Scandal Over Tainted Olympus Scopes Renews Call For Tougher Requirements on Medical Device Warnings
A U.S. lawmaker is renewing his push for Congress to toughen requirements on medical device warnings, calling Olympus Corp.’s 2013 decision against issuing a broad alert to U.S. hospitals about scope-related superbug outbreaks
Rep. Ted Lieu, a Democrat from California, says internal Olympus emails about that decision, detailed for the first time in a Los Angeles Times/Kaiser Health News article on Sunday, were “incredibly disturbing” and the company officials involved should face questions at a Congressional hearing. At least 35 patients in American hospitals have died since 2013 after developing infections tied to tainted duodenoscopes.
In company emails from February 2013, a senior executive at Olympus’ Tokyo headquarters told its U.S. managers not to issue a broad warning to American hospitals despite reports of scope-related infections in Dutch, French and U.S. hospitals. The executive added that they could respond to questions from a customer.
The company had issued an alert to European customers a month earlier but chose not to do so in the U.S. until last year. The emails were filed in a Pennsylvania court this month as part of a patient lawsuit and obtained by Kaiser Health News working in collaboration with the Los Angeles Times.
“Olympus’ actions in this case were despicable,” Lieu says. “They knowingly failed to warn hospitals and patients of their defective scopes.”
After the company opted against a U.S. alert in early 2013, Virginia Mason Medical Center in Seattle discovered an outbreak involving contaminated gastrointestinal scopes manufactured by Olympus. The hospital said 39 patients eventually became infected and at least 18 of them died. The hospital acknowledged that the patients who died had other underlying illnesses.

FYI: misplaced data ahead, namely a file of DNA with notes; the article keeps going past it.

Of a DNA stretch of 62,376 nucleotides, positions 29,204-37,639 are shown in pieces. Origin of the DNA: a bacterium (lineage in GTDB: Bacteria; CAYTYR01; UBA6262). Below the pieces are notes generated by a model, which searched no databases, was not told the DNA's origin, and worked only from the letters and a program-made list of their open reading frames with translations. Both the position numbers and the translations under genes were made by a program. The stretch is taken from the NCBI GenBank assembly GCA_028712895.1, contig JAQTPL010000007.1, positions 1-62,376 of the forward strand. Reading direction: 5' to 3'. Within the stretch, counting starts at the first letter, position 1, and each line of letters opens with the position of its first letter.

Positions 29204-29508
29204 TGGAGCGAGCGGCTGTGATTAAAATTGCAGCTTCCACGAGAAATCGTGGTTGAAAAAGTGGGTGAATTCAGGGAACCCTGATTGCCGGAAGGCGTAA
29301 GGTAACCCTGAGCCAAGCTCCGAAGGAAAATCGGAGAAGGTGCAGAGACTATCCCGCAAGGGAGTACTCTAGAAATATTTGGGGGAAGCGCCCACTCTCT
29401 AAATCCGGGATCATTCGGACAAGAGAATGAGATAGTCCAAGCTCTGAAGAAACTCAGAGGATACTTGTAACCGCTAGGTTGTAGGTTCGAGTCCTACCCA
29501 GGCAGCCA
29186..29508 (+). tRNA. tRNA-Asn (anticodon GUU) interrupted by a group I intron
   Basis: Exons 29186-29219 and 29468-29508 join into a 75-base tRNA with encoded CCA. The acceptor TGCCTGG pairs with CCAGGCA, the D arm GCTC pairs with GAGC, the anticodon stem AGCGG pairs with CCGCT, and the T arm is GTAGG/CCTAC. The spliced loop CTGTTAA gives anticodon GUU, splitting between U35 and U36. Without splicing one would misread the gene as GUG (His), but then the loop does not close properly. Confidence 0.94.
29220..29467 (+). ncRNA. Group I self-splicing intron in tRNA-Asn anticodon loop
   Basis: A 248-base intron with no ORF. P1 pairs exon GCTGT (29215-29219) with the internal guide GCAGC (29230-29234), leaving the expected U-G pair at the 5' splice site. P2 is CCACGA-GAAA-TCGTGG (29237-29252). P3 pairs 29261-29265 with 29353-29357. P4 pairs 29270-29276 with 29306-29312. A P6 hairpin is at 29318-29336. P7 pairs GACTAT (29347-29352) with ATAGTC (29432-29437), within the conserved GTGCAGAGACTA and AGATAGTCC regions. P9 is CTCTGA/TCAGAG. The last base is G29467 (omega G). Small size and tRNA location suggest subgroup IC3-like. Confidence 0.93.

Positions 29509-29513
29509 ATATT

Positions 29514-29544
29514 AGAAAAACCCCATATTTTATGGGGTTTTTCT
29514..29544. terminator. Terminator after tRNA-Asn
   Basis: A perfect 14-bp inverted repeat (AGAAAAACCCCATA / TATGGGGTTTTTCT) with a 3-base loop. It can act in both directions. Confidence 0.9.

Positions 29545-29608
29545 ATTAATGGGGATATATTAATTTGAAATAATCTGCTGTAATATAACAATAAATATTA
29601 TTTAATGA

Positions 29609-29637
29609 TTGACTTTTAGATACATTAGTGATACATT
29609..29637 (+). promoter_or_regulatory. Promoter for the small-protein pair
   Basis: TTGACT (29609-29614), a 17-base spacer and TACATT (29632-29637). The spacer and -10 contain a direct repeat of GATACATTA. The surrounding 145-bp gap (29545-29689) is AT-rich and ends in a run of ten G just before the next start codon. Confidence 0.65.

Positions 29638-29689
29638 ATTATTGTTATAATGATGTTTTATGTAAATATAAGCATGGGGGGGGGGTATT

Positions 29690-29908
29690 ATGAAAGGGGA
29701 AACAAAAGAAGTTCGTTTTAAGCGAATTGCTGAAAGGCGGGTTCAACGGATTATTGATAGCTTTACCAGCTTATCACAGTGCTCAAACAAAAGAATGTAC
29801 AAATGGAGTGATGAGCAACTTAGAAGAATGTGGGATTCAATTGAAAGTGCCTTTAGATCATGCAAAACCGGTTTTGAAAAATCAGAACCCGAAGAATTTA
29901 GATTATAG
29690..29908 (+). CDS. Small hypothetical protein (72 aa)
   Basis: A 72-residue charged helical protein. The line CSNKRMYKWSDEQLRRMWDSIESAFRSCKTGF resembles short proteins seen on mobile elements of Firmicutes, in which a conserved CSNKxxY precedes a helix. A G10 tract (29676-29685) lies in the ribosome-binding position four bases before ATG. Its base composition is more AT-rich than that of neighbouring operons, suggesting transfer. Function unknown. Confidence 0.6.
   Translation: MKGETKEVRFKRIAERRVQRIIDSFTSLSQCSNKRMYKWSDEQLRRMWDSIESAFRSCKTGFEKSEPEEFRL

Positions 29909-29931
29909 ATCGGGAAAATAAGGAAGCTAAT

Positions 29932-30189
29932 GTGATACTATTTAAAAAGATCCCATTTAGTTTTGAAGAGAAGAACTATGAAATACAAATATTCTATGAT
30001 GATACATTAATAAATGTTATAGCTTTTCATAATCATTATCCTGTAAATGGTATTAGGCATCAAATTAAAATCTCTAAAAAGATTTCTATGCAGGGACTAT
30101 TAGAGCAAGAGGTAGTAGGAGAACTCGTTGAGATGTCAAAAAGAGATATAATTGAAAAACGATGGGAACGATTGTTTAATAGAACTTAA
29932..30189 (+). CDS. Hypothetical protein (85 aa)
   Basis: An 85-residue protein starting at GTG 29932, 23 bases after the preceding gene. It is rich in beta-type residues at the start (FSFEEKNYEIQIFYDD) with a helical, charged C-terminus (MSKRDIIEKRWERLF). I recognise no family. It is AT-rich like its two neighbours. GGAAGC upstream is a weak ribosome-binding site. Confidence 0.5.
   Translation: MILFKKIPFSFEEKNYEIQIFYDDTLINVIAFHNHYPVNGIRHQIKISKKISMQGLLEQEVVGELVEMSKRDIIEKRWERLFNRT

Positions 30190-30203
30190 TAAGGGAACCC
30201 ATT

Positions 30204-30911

Hospital patients in Los Angeles, Charlotte, Denver, and other cities were also sickened by antibiotic-resistant bacteria, known as superbugs, after being treated with Olympus duodenoscopes.
“We are very troubled by the now very clear facts that Olympus in Japan knew of the infection problems with their duodenoscopes long before the outbreaks we saw in America, and chose not to warn physicians,” says Dr. Andrew Ross, section chief of gastroenterology at Virginia Mason Medical Center.
“If they had done so, physicians could then determine what is best in how to treat and advise their patients,” Ross says.
Virginia Mason is suing Olympus for fraud and misrepresentation in Washington state court. In court documents, Olympus denies the allegations and contends that the hospital failed to follow the instructions for cleaning the scopes.
Lieu filed a bill in April, known as the Device Act, which would make it mandatory for device makers to share safety alerts more widely, including those issued abroad.
Under the proposed legislation, companies would have to notify the Food and Drug Administration when they issue safety warnings in other countries related to the design and cleaning of their devices. The legislation also would require manufacturers to notify the FDA when they change the design or cleaning instructions of their devices, regardless of whether those changes warrant new government approval.
Lieu says he will press lawmakers to take up the bill in September when Congress reconvenes.
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by Chad Terhune, Kaiser Health News